Early last year, there was quite a bit of buzz over the transformation of Palermo Villa into Divino Wine and Dine, 2315 N. Murray Ave., and equal buzz about Dean Cannestra taking over the space after closing his previous venture, Libiamo.
Cannestra grew up in a family of cooks and attended Brown Deer High School, which offered a culinary program at the time. After high school, he studied restaurant management and continued his culinary education.
In December 2012, Cannestra -- who worked for years at Palermo Villa when it was owned by his sister Kathy Mirenda -- his wife Mary Howard and his niece Tina Conley opened Divino with the goal of maintaining the quality and tradition that Palermo Villa stood for, while modernizing the space and upgrading equipment where appropriate.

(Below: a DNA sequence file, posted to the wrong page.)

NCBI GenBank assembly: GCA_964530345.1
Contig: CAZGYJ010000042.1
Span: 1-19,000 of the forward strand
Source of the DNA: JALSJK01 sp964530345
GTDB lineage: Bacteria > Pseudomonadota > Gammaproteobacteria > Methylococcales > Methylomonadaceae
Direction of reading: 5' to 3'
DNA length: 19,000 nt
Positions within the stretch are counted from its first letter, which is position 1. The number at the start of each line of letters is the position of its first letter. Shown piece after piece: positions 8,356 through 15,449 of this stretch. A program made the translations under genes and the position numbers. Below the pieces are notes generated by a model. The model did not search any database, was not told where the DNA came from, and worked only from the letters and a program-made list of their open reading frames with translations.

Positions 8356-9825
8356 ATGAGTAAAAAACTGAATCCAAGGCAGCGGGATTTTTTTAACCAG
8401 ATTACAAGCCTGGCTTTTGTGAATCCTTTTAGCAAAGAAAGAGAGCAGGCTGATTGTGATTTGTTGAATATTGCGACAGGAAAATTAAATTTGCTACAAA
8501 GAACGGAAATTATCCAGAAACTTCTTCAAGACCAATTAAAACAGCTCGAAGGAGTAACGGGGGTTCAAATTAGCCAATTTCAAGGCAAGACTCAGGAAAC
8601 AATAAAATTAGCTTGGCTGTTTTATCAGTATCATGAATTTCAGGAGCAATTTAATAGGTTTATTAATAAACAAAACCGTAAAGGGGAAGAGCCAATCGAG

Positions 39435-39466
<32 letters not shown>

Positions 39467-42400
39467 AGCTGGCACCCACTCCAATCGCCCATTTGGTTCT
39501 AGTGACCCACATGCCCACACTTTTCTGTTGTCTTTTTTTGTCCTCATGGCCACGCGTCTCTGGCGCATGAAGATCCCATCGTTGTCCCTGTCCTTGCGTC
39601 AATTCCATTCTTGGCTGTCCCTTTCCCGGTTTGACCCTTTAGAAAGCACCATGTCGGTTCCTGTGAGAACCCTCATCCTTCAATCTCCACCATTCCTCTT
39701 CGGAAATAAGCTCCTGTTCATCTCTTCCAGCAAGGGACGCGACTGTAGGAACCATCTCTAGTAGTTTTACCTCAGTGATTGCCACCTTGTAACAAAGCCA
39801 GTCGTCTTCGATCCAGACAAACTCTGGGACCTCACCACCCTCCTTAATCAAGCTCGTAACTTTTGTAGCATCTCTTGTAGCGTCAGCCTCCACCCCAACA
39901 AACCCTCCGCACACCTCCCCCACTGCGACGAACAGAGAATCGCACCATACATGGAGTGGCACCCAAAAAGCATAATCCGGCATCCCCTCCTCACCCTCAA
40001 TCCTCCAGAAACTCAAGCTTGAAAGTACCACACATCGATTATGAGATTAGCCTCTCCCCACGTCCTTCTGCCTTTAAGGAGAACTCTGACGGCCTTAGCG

Minor changes were also made to the menu, including the addition of small plates and half portions of the pasta dishes.
Divino’s entrance leads you into the bar, which features cream city brick and matching floor tiles stamped with the names of various wines. The dining room offers booth or table seating, warm colors, paintings and a large mural of wine barrels. The paintings were transferred from Libiamo.
The menu is broken down into six main sections: mezza piatta (small plate), entrees, sandwiches, pasta, pasta al forno (baked pasta) and pizza. The pasta and sauces are made from scratch.
Grilled octopus, arancini (rice balls filled with cheese and meat or spinach) and cipolla – a ciabatta bread topped with ricotta cheese, charred onions and fresh rosemary – were small plate items that caught my eye. I plan to order them on a future visit.
Pasta comes in 12 preparations, and half orders are available, allowing diners to explore more of the menu or simply enjoy a lighter meal.
Divino also offers a Friday fish fry. Diners can choose from beer-battered cod, breaded walleye or baked cod. The baked cod is served with a side of pasta, while the fried fish is served with seasoned waffle…Read more...